Thursday, September 16, 2010

Why I Hate The Word "Hobby"

If you've been following my blog for a while now, you may know I have certain words that I absolutely despise, as many of us do. What you may not know, is "hobby" would be one of them.

Let's put aside that it's a hideously ugly word (Yes, I am not an equal-oppertunity wordsmith). Hobby is a casual word, it's what you do for fun, it's breezy, easy, beautiful, Cover Girl. I do not have hobbies. I have interests, passtimes, things I enjoy doing, but I do not have a hobby.

I become absolutely infuriated when people call my writing a hobby. Seriously, try it. My eyes will go red and lightning will shoot out of my fingertips. It's quite entertaining.

Writing is not a hobby for me. It's not even a passtime. It's a job. I may not be published yet, I may not be making any money from these manuscripts that I'm pumping out, but this is my profession. I am a writer. When my friends or family want to go out and I have a date with my protagonist, I say "Can't, I'm working." It took a while, but the people around me started to realize that means I'm writing.

This is why I don't understand writers who call their writing a "hobby."

I understand that for some it is. Just like for some making short films is a hobby, or video editing is a hobby. It's not something they want to pursue a career in, it's just something they do for fun.

Which is fine. But, if you're reading this blog, I'm going to assume you're either my mother or you're a writer trying to get published (or maybe you're already published. Whatever.) If you're my mother, you need to stop stalking me. If you're a writer seeking publication, then writing is not a hobby for you.

That may seem a bit harsh, but let's face facts. If you are trying to publish a book, you are probably going to publish more than one (If not, self-publish. All the bragging rights, none of the rejection.) Which means that you probably want to set yourself up as a writer and keep writing for as long as you can. Which means you're trying to build a career. Get my drift? A hobby is not a career.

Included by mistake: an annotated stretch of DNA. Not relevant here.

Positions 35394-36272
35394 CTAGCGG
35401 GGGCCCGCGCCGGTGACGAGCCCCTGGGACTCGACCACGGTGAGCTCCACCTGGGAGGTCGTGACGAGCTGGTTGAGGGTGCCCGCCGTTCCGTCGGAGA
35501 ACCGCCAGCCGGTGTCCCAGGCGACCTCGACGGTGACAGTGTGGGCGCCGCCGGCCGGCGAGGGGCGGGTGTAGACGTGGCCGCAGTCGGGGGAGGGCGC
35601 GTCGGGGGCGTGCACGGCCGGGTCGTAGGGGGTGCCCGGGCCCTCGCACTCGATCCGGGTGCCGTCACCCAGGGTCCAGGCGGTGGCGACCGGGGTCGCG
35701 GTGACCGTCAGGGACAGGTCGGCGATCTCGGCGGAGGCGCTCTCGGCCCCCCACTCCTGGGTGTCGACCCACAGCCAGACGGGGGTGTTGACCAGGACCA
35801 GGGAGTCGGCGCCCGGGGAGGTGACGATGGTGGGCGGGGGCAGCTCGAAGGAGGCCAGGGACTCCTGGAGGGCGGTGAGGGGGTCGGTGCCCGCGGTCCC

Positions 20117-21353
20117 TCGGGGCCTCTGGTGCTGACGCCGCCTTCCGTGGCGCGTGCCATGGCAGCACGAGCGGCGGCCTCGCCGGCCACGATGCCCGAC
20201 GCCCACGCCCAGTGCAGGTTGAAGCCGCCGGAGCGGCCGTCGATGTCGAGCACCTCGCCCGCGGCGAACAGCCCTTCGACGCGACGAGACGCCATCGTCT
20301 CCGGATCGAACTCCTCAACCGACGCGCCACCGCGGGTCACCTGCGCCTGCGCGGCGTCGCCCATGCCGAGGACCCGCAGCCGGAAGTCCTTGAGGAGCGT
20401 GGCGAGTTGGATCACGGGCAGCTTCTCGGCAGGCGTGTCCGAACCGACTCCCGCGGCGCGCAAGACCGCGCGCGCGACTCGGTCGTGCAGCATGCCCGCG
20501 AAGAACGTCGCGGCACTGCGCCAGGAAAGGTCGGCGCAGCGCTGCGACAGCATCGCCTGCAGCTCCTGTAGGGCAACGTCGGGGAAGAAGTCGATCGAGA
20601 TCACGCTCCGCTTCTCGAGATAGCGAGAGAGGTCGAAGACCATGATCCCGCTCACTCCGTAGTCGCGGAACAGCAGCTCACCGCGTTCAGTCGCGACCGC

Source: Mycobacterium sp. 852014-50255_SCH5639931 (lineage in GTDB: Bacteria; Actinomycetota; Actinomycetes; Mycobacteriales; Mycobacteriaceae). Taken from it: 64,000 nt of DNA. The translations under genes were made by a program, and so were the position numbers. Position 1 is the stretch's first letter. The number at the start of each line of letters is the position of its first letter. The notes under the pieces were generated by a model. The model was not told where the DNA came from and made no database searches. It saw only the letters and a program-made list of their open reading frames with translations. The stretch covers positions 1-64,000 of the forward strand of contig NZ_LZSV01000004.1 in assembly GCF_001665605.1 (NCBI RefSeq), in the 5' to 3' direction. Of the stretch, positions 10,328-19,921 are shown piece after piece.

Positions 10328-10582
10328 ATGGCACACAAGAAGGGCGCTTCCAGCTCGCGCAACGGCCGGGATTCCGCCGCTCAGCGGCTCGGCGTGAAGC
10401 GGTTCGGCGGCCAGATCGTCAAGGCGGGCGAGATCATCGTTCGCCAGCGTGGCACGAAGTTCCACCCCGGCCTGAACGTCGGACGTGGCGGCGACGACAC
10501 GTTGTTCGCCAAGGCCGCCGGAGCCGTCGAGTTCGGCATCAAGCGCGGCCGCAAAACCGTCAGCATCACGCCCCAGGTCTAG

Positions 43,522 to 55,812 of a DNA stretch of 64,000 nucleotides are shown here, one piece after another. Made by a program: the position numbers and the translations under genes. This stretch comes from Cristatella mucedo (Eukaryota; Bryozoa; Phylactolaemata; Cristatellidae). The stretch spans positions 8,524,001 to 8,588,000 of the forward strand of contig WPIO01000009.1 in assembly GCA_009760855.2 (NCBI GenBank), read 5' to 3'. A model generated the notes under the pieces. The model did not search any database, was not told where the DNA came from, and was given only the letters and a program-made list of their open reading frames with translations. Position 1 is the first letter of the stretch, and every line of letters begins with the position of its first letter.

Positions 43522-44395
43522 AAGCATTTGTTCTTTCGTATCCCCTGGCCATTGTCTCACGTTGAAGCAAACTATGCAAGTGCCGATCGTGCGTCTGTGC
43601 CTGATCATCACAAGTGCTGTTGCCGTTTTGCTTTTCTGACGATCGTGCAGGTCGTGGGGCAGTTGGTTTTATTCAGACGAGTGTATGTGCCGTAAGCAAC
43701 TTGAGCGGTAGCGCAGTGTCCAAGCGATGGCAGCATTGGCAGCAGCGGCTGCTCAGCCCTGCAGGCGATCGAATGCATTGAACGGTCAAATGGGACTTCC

You would never hear Steven Speildberg say, "Oh yeah, making movies is a hobby of mine." So why are writers who want to be published saying that what they do is a hobby?

"Oh Katie, I will be an author someday. But right now I haven't found an agent/editor and I haven't seen publication, so it's still a hobby."


Let me repeat that:


All those crappy books that you've shelved? All that hard work? If you intend to see publication, then those pieces are you building your portfolio. You're perfecting your craft, you're working on becoming a better writer so that when you do see publication, you won't be humiliated and wonder "God, why did I write that?"

Why should it matter? What's a word anyway?

I'm a firm believer in definitive thinking. People who say "I'll try to become a published writer" will NEVER see publication, because a) the drive isn't there, and if it isn't b) the confidence is not there. You need to have that confidence if you want to get anywhere.

It's just like setting a goal. If you sit down and say, "This week, I will do this and this and this" you are more likely to complete your to-do list. However, if you just do it with the thought of, "I'll just get as much done as I can" you won't be as productive.

If you want writing to be a hobby for you, great, make it a hobby. But if you're serious about your craft, if you want to see publication, it's work.

Treat your writing professionally, and you will recieve professional results. Treat is like a hobby and well... you get what you put in.



1 comment:

  1. Agreed. Hobby implies deference to something more important, and this jazz comes second to none. :D